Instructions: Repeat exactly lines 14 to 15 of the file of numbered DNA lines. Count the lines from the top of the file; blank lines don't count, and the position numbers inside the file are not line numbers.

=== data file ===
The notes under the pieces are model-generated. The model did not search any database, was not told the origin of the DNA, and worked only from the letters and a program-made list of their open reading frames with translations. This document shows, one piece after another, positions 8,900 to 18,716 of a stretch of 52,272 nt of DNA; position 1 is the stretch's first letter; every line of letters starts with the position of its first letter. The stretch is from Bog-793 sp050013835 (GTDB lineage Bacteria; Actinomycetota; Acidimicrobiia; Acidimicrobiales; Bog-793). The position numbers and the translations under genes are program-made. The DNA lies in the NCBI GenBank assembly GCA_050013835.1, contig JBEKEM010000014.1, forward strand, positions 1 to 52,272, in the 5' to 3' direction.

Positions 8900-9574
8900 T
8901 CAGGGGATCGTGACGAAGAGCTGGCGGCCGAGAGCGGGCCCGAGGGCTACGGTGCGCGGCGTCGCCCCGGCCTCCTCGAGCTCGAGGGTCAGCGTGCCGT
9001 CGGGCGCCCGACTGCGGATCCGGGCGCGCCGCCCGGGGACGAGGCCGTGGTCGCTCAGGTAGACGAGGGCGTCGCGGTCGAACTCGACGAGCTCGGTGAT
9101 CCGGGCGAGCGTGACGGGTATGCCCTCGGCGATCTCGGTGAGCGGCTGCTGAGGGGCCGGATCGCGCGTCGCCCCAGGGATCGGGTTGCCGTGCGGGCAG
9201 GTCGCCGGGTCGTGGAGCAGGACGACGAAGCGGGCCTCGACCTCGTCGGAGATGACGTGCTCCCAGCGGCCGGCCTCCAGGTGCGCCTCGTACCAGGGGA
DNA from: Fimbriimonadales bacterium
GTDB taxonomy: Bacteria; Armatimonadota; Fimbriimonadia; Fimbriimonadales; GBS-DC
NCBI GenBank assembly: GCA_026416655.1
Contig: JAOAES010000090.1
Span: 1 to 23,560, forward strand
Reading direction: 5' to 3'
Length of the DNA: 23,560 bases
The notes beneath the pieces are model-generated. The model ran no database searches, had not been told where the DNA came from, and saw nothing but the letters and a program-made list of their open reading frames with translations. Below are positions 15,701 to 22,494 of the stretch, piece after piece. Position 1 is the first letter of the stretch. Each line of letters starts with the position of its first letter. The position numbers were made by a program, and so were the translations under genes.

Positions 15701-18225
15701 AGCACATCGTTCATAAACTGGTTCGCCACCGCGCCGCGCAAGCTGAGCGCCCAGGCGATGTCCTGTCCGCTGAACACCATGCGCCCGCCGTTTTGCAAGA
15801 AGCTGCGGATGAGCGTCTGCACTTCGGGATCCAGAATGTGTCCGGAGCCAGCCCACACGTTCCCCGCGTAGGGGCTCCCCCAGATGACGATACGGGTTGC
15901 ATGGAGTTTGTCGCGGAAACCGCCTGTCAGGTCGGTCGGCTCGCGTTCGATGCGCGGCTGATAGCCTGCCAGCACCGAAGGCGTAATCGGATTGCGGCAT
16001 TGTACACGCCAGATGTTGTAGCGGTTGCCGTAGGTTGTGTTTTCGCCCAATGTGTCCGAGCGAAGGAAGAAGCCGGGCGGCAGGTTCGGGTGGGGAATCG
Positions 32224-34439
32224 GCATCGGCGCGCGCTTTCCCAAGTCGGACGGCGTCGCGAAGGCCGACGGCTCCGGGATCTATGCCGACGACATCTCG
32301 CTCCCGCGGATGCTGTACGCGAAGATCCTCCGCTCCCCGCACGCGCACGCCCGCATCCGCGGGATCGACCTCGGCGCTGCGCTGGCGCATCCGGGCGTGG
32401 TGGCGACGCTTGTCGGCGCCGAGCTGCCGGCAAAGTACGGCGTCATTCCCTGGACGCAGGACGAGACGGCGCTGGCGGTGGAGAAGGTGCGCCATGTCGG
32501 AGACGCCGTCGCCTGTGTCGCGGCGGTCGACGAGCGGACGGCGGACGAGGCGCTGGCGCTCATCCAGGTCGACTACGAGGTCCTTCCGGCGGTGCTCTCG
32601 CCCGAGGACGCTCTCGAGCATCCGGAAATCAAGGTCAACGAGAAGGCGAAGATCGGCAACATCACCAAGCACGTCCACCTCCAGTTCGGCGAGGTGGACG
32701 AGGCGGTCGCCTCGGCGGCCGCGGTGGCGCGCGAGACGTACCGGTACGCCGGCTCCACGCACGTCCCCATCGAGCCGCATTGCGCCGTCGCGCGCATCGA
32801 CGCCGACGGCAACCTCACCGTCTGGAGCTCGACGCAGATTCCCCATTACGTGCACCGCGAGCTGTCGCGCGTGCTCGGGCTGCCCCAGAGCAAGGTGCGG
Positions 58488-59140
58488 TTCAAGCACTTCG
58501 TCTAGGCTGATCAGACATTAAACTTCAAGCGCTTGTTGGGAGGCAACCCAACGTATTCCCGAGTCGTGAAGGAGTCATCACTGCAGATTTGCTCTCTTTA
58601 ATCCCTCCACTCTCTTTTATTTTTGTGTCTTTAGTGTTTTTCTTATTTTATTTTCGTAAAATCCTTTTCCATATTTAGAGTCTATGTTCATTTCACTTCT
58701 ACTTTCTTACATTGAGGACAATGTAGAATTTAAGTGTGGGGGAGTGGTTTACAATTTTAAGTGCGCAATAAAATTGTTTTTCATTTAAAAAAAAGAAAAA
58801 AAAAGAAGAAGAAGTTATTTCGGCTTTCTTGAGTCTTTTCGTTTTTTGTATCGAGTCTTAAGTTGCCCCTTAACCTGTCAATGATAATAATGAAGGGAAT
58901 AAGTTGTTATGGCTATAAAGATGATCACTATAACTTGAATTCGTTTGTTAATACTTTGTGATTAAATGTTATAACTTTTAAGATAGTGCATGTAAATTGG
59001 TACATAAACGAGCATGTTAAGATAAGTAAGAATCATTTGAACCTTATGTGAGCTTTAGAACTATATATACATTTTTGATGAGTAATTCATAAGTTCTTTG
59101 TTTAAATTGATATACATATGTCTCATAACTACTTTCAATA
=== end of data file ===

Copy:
Length of the DNA: 23,560 bases
The notes beneath the pieces are model-generated. The model ran no database searches, had not been told where the DNA came from, and saw nothing but the letters and a program-made list of their open reading frames with translations. Below are positions 15,701 to 22,494 of the stretch, piece after piece. Position 1 is the first letter of the stretch. Each line of letters starts with the position of its first letter. The position numbers were made by a program, and so were the translations under genes.